From January 26 to February 6, the Wharton Center is about to get cooler with the arrival of the national Broadway tour of Frozen skating into town. Beloved Disney characters like Anna, Elsa and Olaf will be taking center stage together to tell the story in a new and exciting way unlike ever before.
While the story may center around the two sisters solving the everlasting winter in their kingdom, the rising star of the show with both comedic relief and emotional pinpoints of the show is Olaf, the sentient snowman learning how to navigate this new life and helping the girls along the way.
F. Michael Haynie has been playing this role with the cast since 2019, bringing life to the lovable character. They have been in many Broadway shows such as Wicked, Charlie and the Chocolate Factory and Holler If You Hear Me, but Haynie believes that this role is unique to any others.
"My Broadway debut was in Wicked and that was an absolutely thrilling, gigantic musical to join," Haynie said. "But there had been 11 other actors who played Bach before I joined, but with this, there was the one. There was Josh Gad having played and originated the voice of Olaf, and he’s still famously the voice of Olaf."
Haynie explained while they were intimidated by the idea of joining a giant corporation show like Frozen due to the fear of being made to be the carbon copy of the originators of the beloved character, they were able to create the character they wanted to portray and give their personal take.
"My Olaf is a psychopath," Haynie said. "He is scared of everything. He is in love with everything. He lives absolutely every moment as if it's the first time he’s ever felt emotion. He feels emotion at the top version of every emotion because he’s just new to this world."
While their personal take of Olaf is brand new, Haynie explained that there is nothing like being able to breach that 55 minute wait in the show for this character to appear and breathe life into the character that the audience may have idolized.
"Sometimes when I walk out with that puppet, they’ll start clapping … not for some famous Broadway star but instead the star is the weight of Olaf the character," Haynie said.
While Haynie would love to admit that breaking into In Summer and blowing the audiences away with a full musical number at the top of their character's arc is their favorite part of the show, they value the cast more than the spotlight.
"My favorite part of performing Frozen is the actors I get to work with," Haynie said. "It is an absolute pleasure to get to do this with these people because these people and I have been through experiences that I had never been through with a cast. I have never been with a cast this long. I get to work with actors and human beings that I trust."
Another part of the show Haynie loves to embrace the uniqueness of is the concept of their character: Haynie stands behind a puppet of the snowman and controls the character, never being able to interact with the other characters as they would in any other show.
"It’s like I get to be a proud parent of this young being coming into the world and getting to…watch my friends and loved ones watch Olaf grow," Haynie said.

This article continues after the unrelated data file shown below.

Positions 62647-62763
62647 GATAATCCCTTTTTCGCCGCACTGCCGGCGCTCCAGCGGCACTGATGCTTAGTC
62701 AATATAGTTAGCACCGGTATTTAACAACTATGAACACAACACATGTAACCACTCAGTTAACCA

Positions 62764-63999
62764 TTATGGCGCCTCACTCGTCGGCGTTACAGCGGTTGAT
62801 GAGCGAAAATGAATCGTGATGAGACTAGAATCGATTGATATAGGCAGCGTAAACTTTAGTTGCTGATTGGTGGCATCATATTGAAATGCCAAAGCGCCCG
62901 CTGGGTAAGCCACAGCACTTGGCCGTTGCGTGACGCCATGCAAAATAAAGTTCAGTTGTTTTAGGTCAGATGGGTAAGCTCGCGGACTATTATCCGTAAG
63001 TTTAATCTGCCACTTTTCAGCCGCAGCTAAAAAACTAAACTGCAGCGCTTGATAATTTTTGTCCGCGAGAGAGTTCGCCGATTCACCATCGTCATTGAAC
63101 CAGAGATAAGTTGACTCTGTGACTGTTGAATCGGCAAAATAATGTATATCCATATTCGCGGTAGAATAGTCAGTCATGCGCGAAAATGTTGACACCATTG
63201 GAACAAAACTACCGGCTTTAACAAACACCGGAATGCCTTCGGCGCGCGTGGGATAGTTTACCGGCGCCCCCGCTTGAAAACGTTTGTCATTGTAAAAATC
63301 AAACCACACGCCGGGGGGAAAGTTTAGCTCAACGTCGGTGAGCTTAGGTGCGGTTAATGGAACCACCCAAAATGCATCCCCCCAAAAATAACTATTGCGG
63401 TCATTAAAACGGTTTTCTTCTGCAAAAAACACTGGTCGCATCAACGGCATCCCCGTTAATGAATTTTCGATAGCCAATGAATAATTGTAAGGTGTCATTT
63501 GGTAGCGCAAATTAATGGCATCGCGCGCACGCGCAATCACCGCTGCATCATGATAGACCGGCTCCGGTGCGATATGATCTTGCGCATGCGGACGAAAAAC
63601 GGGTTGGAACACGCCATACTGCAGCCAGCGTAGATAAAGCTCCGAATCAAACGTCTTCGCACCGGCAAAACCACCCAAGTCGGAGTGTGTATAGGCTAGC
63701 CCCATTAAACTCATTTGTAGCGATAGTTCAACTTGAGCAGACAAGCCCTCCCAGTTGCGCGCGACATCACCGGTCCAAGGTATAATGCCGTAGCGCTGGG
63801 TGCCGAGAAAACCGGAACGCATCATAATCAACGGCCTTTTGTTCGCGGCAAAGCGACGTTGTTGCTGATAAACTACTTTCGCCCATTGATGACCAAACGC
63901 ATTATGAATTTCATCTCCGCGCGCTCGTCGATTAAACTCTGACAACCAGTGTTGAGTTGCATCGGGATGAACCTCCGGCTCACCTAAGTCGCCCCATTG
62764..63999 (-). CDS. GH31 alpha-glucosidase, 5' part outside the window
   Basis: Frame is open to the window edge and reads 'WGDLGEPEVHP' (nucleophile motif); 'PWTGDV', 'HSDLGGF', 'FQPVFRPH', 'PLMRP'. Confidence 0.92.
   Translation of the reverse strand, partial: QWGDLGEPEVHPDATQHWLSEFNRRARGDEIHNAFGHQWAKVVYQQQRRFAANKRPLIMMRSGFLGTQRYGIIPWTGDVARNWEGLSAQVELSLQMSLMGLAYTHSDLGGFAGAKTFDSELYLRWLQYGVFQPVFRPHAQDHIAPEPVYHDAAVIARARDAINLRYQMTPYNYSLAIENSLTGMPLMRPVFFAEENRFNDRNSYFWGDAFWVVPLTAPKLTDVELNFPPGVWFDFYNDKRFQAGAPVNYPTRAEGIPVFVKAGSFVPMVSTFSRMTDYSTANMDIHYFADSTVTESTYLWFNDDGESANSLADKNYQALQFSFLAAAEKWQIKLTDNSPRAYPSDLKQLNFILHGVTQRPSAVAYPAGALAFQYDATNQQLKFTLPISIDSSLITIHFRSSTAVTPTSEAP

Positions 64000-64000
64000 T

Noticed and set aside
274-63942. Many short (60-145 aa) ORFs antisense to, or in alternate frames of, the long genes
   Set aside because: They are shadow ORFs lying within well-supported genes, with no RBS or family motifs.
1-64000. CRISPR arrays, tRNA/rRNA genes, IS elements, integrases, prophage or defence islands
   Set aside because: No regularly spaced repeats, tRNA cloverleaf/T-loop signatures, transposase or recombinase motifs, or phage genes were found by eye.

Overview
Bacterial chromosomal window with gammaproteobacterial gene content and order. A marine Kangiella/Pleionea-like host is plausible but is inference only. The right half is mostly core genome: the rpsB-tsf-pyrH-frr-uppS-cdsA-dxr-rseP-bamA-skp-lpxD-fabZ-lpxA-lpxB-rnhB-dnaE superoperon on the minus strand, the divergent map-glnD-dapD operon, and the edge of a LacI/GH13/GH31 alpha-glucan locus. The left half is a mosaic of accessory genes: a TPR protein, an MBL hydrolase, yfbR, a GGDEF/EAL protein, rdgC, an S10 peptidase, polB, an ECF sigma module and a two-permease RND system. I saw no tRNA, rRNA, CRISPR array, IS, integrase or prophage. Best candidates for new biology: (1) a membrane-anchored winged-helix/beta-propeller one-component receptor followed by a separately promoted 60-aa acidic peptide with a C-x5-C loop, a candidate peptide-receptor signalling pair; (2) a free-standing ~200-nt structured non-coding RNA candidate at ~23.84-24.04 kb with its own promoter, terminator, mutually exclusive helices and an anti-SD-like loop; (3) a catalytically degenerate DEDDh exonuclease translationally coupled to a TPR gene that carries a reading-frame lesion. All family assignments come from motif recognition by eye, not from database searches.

Haynie was taught the art of puppetry by the masters of the field during production and learned to synthesize their acting into the puppet. While Haynie described this as an out of body experience, they also appreciate the realness this adds to the fictional character.
"If everyone acted like he was a puppet, it wouldn’t be a thing," Haynie said. "People look at him and see him, laugh at his jokes, and take to heart the things that he says."
However, Haynie has had a lot of experience in children's theater, more than they had ever expected. They claim that with this art form comes a large responsibility ask of the actors on the stage portraying a story for young people.
"Young audiences who are seeing their first show are discovering what they think of live performance," Haynie said. "They’re discovering what they think about the world. We’re teaching them all sorts of things without them necessarily knowing their learning."
While Haynie is playing a silly character, they believe that even the buffoonery of Olaf can have a large impact. From shows like Frozen, children are accidentally learning about sympathy, kindness and empathy, which are also the largest themes to which Haynie points out in the show. They also explain the importance of the role of love in the show.
“It is a lot about what love costs," Haynie said. "Love is not free or guaranteed just because of being related or because you’re supposed to love someone or because it makes sense to love someone. You see so many people in the show giving their love finally and giving their love without reservation…and that it costs something when it's betrayed.”
Haynie emphasizes that with these prevalent themes that drive Frozen, the story is beautiful and one to be told over and over again, especially in new ways such as live performance.
Whether the audience member is a beginner in the Disney world or have seen the original over a thousand times, the story is sure to still move audiences, finding them charmed by the story yet again in the new medium.
“When you come to Frozen, you are going to hear some of the songs that you know from the world franchise that is Frozen, you are going to hear some brand new things that were added in the Broadway production…you will see remarkable costumes and wigs, amazing performers, and singers, and dancers, and actors. You will see Frozen like you've never seen it before," Haynie said.
F. Michael Haynie, and Olaf, are excited to ring in the winter with a new classic, bringing the Wharton Center into a winter wonderland.
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